In the late 90’s, much of the Internet’s web applications were being served from enterprises with on premise data centers and generally over much lower bandwidth pipes. One of the core issues Akamai solved was relieving bandwidth constraints at localized enterprise data centers. Caching images was critical to moving bandwidth off the local networks and bringing content closer to the end user.

But fast forward 20 years later and the Internet of today is very different. Pipes are bigger, applications are more complicated and users are more demanding with respect to performance, availability and security of those applications. So, in this new Internet is the total cache hit ratio for an application a good enough metric to consider, or is there a devil in the details? Many CDNs boast of their customers achieving cache hit ratios around 90%, but what does that really mean and is it really an indicator of good performance?

To get into cache hit ratios we must think about the elements that make up a webpage. Every webpage delivered to a browser is comprised of an HTML document and then other assets including images, CSS files, JS files and Ajax calls.  HTTP Archive tells us that, on average, a web page contains about 104-108 objects per page coming from 19 different domains. The average breakdown of asset types served per webpage from all HTTP Archive sites tested looks like this:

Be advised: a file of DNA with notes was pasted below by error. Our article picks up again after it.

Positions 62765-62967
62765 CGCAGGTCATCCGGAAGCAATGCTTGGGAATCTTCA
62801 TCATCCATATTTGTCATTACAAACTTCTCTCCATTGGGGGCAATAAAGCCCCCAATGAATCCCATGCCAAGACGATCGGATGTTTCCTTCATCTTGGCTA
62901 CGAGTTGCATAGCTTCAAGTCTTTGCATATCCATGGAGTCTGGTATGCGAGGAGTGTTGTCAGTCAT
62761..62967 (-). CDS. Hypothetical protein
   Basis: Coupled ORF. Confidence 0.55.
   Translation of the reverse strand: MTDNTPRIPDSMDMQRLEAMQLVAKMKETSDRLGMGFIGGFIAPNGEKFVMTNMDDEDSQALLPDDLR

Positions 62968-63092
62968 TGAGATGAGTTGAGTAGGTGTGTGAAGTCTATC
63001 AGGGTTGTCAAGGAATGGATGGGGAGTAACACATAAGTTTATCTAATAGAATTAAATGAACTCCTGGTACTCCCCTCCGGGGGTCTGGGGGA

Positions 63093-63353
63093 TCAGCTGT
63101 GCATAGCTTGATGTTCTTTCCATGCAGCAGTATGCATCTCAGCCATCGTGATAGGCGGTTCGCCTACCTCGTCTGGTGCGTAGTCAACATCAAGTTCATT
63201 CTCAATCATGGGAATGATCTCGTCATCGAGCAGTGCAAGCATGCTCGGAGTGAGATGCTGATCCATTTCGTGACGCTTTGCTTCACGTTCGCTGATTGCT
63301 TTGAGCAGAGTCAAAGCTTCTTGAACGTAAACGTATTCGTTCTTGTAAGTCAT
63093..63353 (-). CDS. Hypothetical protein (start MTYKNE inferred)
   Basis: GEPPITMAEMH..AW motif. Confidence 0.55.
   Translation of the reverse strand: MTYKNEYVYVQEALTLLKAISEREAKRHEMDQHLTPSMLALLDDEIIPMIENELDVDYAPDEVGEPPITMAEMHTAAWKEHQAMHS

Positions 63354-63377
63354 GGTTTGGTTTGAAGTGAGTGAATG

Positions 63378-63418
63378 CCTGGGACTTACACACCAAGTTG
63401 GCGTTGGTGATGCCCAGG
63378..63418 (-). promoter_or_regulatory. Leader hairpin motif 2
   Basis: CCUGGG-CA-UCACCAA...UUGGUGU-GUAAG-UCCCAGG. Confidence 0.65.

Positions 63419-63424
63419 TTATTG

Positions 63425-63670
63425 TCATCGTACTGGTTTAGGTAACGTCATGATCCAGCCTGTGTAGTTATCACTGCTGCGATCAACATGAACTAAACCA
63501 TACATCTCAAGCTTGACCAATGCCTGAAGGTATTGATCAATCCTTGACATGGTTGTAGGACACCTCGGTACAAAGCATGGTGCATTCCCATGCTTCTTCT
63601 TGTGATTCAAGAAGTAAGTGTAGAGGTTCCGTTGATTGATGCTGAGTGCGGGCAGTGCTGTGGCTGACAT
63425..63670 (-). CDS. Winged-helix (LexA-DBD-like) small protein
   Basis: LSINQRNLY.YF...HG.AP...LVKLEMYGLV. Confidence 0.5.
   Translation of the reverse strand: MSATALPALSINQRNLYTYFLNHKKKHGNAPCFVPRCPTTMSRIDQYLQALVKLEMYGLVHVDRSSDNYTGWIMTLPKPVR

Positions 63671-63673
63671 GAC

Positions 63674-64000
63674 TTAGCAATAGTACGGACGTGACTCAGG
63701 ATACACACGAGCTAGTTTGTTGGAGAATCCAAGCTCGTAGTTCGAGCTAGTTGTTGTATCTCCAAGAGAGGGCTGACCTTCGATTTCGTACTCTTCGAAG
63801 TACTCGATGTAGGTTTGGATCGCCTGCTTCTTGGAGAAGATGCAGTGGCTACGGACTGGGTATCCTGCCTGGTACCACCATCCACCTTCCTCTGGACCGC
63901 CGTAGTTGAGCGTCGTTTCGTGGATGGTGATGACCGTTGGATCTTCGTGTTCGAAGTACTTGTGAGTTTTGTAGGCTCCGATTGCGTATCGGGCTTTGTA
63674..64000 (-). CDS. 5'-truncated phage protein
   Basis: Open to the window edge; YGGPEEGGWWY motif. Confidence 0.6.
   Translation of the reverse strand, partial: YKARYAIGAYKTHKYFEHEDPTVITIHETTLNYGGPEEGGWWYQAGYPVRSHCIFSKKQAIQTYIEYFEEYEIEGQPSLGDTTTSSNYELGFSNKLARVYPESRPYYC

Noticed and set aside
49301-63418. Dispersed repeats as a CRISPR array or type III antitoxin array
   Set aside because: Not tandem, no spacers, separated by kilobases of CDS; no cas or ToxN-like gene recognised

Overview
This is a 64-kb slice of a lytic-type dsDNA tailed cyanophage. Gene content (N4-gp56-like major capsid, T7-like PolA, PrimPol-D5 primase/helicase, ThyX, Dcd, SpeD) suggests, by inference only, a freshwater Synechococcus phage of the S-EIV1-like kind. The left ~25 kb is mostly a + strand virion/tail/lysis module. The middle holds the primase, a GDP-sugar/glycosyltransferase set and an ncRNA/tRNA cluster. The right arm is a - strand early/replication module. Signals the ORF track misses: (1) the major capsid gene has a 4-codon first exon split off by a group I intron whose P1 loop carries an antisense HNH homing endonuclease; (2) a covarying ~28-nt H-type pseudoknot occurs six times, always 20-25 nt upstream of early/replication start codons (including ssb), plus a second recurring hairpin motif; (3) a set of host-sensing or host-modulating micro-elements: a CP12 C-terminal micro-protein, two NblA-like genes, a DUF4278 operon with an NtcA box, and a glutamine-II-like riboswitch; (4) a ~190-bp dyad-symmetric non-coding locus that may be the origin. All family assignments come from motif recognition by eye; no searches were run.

Most of the assets being delivered per web page are static. On average 9 may specifically be content type HTML (and therefore potentially dynamic) but usually, only one will be the initial HTML document. An overall cache hit rate for all of these objects tells us what percentage of them are being served from the CDN, but does not give developers the details they need to truly optimize caching. A modern web application should have most of the images, CSS files and other static objects served from cache. Does a 90% cache hit ratio on the above page tell you enough about the performance and scalability of the application serving that page?  Not at all.

The performance and scalability of a modern web applications is often largely dependent on its ability to process and serve the HTML document.  The production of the HTML document is very often the largest consumer of compute resource on a web application. When more HTML documents are served from cache, less compute resource is consumed and therefore applications become more scalable.